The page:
September 16, 1988
Lankler Siffert Wohl (Frank H. Wohl and Jason H. Luchan of counsel), for First State Insurance Company, defendant.
Killarney Rein Brody Fabiani (Jeremy Heisler of counsel), for American Re-Insurance Company, plaintiff.
J. Russell Clune, P.C. (Kevin P. Clune of counsel), for SGB Universal Builders Supply Inc. and another, defendants.
Universal Builders Supply, the plaintiff in action No. 2, is the successor in interest to the SGB Universal companies, defendants in action No. 1. Both will be referred to hereinafter as Universal. American Re-Insurance Company (American Re) and First State Insurance Company (First State) issued excess liability insurance policies which were in effect when an accident occurred at a construction site in Boston, Massachusetts, on or about June 1, 1976. The primary and secondary insurers became insolvent, and on or about March 5, 1986, American Re brought action No. 1 in the Supreme Court for New York County for a declaratory judgment that it was liable only for sums in excess of the underlying insurance (originally $1,000,000). On or about January 6, 1987, Universal brought an action in the Supreme Court for Westchester County for a declaratory judgment that the First State coverage "dropped down" to provide first-dollar coverage to Universal. On March 24, 1987, First State counterclaimed seeking a declaratory judgment that it is liable to Universal only for amounts in excess of the underlying coverage. These actions have been joined for trial in this court by order dated August 21, 1987.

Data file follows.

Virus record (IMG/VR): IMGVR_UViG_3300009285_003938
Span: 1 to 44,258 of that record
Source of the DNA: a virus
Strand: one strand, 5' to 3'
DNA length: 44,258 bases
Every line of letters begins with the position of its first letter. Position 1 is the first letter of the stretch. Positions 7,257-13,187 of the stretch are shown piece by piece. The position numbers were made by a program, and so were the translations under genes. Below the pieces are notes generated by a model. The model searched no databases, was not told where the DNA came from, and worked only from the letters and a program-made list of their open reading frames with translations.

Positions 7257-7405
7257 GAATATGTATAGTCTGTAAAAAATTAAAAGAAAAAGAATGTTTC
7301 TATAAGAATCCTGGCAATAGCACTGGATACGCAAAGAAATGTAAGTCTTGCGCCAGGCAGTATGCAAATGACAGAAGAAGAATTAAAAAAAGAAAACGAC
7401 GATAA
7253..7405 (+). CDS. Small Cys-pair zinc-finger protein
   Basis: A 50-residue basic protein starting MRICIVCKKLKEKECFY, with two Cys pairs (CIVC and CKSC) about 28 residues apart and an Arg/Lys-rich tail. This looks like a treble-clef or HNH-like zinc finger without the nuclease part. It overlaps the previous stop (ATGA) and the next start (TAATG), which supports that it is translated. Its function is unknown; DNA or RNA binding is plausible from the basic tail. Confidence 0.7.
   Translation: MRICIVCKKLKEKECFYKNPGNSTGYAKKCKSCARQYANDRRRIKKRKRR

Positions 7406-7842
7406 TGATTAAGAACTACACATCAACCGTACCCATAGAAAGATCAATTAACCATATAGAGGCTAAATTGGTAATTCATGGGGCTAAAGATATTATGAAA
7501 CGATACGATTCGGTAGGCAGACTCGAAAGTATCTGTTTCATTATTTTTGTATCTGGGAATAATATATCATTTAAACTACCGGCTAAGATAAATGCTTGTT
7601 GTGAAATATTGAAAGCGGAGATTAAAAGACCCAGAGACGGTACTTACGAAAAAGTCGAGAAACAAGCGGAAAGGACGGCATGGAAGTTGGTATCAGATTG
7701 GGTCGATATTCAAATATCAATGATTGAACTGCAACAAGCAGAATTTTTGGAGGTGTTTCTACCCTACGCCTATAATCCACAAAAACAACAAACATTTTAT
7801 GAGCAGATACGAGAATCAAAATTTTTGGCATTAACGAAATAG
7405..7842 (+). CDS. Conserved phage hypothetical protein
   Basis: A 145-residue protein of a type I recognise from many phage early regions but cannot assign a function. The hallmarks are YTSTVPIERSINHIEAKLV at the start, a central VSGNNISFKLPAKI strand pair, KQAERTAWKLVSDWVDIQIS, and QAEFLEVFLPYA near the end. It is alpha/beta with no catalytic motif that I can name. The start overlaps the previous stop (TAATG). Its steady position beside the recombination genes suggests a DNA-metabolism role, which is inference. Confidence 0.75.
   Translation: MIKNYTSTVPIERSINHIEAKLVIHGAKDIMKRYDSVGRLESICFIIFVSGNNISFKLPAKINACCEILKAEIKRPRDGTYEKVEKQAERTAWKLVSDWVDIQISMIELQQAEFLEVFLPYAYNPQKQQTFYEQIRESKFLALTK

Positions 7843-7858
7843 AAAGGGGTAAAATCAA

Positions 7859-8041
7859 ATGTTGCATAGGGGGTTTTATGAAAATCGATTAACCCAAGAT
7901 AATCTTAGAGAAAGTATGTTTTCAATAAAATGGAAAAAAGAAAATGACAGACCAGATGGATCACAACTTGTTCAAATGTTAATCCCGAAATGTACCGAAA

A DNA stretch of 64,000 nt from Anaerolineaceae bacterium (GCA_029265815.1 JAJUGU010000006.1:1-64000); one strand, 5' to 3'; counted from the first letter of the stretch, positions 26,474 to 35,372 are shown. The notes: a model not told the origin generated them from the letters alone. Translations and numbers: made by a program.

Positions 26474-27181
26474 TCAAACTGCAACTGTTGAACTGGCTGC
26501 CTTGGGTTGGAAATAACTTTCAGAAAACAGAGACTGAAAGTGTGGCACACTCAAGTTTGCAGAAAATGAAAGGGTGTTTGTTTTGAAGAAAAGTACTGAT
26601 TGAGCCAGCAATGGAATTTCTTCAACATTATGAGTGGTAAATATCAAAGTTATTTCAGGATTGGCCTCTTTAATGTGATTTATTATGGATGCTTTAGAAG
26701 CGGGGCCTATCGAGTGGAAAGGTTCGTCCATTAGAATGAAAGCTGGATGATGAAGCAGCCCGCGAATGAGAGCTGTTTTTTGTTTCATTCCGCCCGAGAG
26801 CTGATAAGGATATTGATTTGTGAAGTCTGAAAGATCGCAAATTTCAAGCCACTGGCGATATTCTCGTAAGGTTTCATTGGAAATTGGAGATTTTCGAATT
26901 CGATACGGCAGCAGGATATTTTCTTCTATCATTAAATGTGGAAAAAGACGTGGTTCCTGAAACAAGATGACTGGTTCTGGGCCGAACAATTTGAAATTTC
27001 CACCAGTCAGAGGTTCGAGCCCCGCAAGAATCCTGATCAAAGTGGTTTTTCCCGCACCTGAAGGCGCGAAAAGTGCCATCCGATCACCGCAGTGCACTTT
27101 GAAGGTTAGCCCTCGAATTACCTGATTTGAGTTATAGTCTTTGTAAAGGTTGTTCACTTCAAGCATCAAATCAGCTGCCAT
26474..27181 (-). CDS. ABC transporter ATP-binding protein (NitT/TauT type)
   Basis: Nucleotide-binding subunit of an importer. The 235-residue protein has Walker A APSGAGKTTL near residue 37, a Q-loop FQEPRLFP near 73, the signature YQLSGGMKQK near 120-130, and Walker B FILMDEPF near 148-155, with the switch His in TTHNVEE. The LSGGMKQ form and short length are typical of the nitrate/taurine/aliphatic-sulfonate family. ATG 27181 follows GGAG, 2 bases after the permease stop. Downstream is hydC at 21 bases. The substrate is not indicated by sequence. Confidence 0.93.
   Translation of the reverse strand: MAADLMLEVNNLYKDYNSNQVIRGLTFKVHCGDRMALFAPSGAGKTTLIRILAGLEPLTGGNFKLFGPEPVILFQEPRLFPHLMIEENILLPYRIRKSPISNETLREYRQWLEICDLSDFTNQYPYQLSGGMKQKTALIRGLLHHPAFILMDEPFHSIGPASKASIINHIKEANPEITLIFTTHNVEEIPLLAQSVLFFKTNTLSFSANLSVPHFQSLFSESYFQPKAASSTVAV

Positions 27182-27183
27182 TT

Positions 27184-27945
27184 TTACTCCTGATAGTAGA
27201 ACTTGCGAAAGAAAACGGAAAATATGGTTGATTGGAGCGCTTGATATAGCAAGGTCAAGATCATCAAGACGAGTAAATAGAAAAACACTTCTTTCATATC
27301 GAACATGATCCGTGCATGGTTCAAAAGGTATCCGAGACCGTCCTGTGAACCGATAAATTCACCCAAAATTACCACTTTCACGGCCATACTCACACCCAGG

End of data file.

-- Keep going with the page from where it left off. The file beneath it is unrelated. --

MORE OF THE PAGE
American Re moved for summary judgment on its action for a declaratory judgment but, before this court's decision thereon dated May 27, 1988, it and Universal reached a settlement and the motion became moot. The court's decision of May 27, 1988 is recalled sua sponte.
Universal has moved to dismiss the consolidated actions because of an action recently commenced by it in February 1988 in Massachusetts for money damages against the two excess insurers. Insofar as the court's May 27 decision affected this motion, that decision is recalled. Since American Re has settled with Universal, the motion will be discussed as relating only to action No. 2. Universal's motion is clearly not supportable. Universal, as plaintiff, made the choice of forums by bringing this action for declaratory judgment in January 1987. The practice of seeking a change of venue by starting another action when a prior proceeding has been properly commenced cannot be justified. (Colson v Pelgram, 259 N.Y. 370, 374-375.) That principle applies whether the litigation is commenced by petition or by summons. (Supra, at 375.) Universal now makes arguments and cites authorities that in no way justify dismissal because of a change of strategy 13 months later on the part of the one who brought the action in the first place. To comment on each would be unproductive, but one will serve. Phelan v City of Buffalo ( 54 A.D.2d 262 [4th Dept]) is cited for the proposition that whether a case is a proper subject for a declaratory judgment is not determined by circumstances as they existed when the action was instituted but rather by circumstances as they exist when the issues are presented to the court. But there the court was concerned with whether the party had standing to seek the relief, whether he had a matured legally protectible interest such as to assure adverseness, not with a new action instituted over a year later by the original plaintiff.
First State has cross-moved in action No. 2 for an order granting summary judgment in its favor on the ground that it is not obligated to indemnify Universal for any part of the LoGrasso settlement which the now insolvent underlying carriers contracted to cover.